Courtesy of Emirates One&Only Wolgan Valley Resort

Emirates One&Only Wolgan Valley was the first hotel in the world to achieve internationally accredited carbon-neutral certification when it opened in 2009. It remains the only hotel in Australia with it to this day as it incorporates conservation and sustainability practices guests might or might not notice.

While 70 percent of the resort’s drinking water comes from rainwater, the remaining 30 percent is pumped by windmills (rather than electrical pumps) to an onsite treatment plant from Carne Creek, which flows through the property. The resort generates 35 percent of its power from renewable energy and has over 100 solar panels to power its hot water systems, including the ones that heat the private indoor-outdoor plunge pools in each of the 40 guest villas.

The spirit of sustainability extends to the décor, too. Locally quarried sandstone was used in much of the construction, and wood from fallen old-growth eucalyptus trees found on the reserve was milled then crafted by artisans in the region into many of the furniture pieces used to decorate the villas.

The salvage-chic ethos is even more evident in the Main Homestead reception building. Whenever possible, local woodworker Damian Howard repurposed materials found around the property and surrounding region to eye-catching effect. The enormous timber ceiling beams were milled on the property from decommissioned bridges in the area. Fence posts from the original homestead form the wall behind reception. The metalwork on the front doors was taken from horse-drawn carriages. Light fixtures designed by Michael Yabsley incorporate items ranging from a defunct tractor to an enormous cattle-feeding trough that has been turned into the chandelier of the private dining room. Perhaps the most dramatic piece, though, is the clock at the end of the Main Homestead hallway that was created by Howard out of a huge, 600-year-old burl of Red Box wood found on the property.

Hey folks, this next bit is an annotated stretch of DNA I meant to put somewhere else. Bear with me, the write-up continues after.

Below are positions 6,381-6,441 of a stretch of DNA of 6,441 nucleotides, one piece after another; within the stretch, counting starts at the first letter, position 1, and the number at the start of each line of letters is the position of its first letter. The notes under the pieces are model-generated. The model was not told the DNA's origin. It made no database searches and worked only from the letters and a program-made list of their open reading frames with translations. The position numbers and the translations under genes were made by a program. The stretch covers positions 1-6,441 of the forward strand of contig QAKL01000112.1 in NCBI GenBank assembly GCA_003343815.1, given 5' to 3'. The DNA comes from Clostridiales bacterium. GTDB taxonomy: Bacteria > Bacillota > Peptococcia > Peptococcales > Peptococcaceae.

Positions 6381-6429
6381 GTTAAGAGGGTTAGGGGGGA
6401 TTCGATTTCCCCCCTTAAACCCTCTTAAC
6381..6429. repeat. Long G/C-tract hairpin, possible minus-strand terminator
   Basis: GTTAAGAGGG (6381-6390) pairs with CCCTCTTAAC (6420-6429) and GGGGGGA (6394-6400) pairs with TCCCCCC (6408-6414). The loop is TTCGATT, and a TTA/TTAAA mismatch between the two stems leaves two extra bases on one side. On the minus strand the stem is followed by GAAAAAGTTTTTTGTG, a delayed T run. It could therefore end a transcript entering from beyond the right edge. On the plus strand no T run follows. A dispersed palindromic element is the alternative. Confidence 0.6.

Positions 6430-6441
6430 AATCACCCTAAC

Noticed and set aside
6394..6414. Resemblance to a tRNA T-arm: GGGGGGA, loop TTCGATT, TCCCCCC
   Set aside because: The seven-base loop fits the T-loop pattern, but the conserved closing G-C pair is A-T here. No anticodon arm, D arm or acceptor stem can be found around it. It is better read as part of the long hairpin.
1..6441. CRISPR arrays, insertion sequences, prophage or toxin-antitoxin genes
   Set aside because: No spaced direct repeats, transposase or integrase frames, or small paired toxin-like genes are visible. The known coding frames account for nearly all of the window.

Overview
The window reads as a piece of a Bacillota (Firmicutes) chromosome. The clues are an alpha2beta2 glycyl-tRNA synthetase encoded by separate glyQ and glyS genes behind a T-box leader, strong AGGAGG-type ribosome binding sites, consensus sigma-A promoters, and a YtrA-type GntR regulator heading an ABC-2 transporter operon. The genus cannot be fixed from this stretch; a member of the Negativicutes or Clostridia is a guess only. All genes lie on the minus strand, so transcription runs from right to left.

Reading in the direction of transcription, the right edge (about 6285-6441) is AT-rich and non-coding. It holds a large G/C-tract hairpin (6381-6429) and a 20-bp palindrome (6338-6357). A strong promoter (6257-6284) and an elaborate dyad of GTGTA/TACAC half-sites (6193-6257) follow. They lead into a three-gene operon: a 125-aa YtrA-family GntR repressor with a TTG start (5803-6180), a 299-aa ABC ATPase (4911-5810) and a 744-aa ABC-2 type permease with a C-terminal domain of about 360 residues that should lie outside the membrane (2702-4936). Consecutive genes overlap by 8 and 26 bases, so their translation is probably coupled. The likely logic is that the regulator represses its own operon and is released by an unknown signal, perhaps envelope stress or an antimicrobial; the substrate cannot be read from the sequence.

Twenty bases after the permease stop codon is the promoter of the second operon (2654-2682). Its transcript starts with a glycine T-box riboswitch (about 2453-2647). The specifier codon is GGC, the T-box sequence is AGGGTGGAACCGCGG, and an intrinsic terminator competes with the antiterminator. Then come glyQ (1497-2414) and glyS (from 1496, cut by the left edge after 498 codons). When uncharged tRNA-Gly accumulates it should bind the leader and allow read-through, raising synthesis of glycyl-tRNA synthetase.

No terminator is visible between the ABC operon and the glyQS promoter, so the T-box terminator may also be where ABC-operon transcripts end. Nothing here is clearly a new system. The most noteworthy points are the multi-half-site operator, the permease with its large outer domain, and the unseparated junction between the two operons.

Even the food here has a low-carbon footprint. Chef Nancy Kinchela’s menus are created using organic produce that mostly comes from within 100 miles of the hotel (seafood is the exception), including the organic on-property garden.

I was still thinking about a dish I sampled of cured Tasmanian salmon, local dairy crème fraîche and celery ribbons, edible flowers, mini cucumbers and parsley from the garden on my way back to my villa after dinner one evening when I heard something grunting on the dark lawn in front of me. Turning on my flashlight, I saw a huge wombat, luckily with no sign of mange on him, happily munching on the grass. Turns out he was having a locally sourced dinner, too.